1.9: Situation – Examples

Earth County in Western State has a variety of soil types and topography that affect soil erosion and farming practices. Here is what they know:

What is the problem/issue?Farmers in Earth County can lose up to an average of 3 tons of soil annually due to runoff.
Why is this a problem?This runoff leads to sedimentation, the accumulation of particles in a water body, which is one of the biggest contributors to the degradation of surface water in Earth County.
For whom does this problem exist?Farmers who are losing soil; people who are dependent on surface water.
Who has a stake in the problem?Farmers, people who use surface water, people who use the crops growing in Earth County, people who live downstream from Earth County, Department of Natural Resources.
What do we know about the problem?Half of the county’s 400,000 acres is cropped, much of it in areas of rolling hills and light, sandy soils. These fine grain sands are carried easily away by wind or water action. Data on the problem has been compiled in a recent Department of Natural Resources survey. Two farming practices, buffer strips and conservation tillage, are effective in conserving soil and reducing the amount of sediment that runs off the land and into local waters.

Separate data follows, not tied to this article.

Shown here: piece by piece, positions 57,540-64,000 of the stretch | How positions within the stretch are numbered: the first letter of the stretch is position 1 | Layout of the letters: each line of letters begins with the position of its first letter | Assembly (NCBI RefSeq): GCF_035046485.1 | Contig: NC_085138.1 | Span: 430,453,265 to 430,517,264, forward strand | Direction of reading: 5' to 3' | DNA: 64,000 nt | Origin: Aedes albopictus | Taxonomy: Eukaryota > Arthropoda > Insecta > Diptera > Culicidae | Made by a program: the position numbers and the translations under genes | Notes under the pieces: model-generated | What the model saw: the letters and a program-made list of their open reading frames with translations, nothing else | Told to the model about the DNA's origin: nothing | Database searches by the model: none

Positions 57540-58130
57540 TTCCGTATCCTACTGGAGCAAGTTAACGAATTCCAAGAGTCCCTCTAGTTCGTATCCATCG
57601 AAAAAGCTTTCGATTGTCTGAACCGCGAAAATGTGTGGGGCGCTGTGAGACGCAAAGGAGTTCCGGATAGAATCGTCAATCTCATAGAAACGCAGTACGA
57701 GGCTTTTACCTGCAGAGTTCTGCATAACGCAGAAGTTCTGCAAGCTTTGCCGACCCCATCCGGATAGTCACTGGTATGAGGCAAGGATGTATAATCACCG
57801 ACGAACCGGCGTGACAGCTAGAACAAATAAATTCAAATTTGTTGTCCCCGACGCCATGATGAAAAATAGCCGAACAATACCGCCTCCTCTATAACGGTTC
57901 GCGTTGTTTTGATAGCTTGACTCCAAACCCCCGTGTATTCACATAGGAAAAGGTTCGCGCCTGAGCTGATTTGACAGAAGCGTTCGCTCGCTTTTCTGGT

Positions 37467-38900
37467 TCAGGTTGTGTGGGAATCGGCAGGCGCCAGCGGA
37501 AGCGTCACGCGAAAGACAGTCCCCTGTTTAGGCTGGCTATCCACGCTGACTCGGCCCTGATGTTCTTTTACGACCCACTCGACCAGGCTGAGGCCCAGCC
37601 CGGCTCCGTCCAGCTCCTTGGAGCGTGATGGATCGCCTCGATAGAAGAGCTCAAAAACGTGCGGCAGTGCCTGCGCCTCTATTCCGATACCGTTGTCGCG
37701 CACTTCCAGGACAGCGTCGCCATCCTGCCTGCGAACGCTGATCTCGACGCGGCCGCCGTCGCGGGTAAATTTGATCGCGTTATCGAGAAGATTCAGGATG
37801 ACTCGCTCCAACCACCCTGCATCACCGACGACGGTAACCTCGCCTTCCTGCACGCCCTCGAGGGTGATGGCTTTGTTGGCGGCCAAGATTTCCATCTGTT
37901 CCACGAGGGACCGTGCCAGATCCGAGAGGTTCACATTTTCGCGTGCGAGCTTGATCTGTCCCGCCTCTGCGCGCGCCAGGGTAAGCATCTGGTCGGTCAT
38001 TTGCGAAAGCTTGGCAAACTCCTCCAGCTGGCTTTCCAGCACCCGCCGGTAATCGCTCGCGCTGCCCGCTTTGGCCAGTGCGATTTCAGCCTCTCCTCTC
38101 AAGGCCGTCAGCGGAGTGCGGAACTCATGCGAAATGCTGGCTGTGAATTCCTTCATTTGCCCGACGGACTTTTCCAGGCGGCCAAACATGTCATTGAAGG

Now take a look at the Earth County situation statement.

Example Situation Statements

You can revise your situation statement by selecting Retry.

Often the situation statement is appended to the logic model, as text. We think it is important, however, to include a few words on the far left side of the logic model. These words should capture the core of the originating situation. What is the problem/issue? The situation sets the foundation for everything that follows, and is what we return to in order to see if we are making a difference. Too often we design and implement programs without fully considering and understanding the situation. The better we understand the situation and analyze the problem fully, the easier our logic model development will be.

  • Try keeping your situation statement to 500 words or less.
  • Avoid jargon and acronyms.
  • Avoid stating “the needs”.
  • Avoid including what you/your agency does or will provide.
  • Ask others to review for clarity. See if they can restate the problem/issue to be addressed.

  • Avoid the trap of assuming that you know what causes the problem. Often the result is that we analyze “symptoms” rather than get to the root cause of problems.
  • In addition, avoid the trap of defining the problem as a need for a program/service; for example, “communities need leadership training”; “teens need employment training”; “agency staff need to learn about outcome measurement.” This practice results in circular reasoning: provision of the program/service rather than delving into whether the program/service made a difference.

As we know, situations do not stay the same. We create a logic model based on an understanding of an originating situation. We expect our programmatic response to make a difference in that situation. Program success is often measured according to the extent to which we ameliorate that situation. Yet, situations change, from either natural and external causes or interactions with the program. We need to stay attuned to the changing situation and modify our logic models accordingly.

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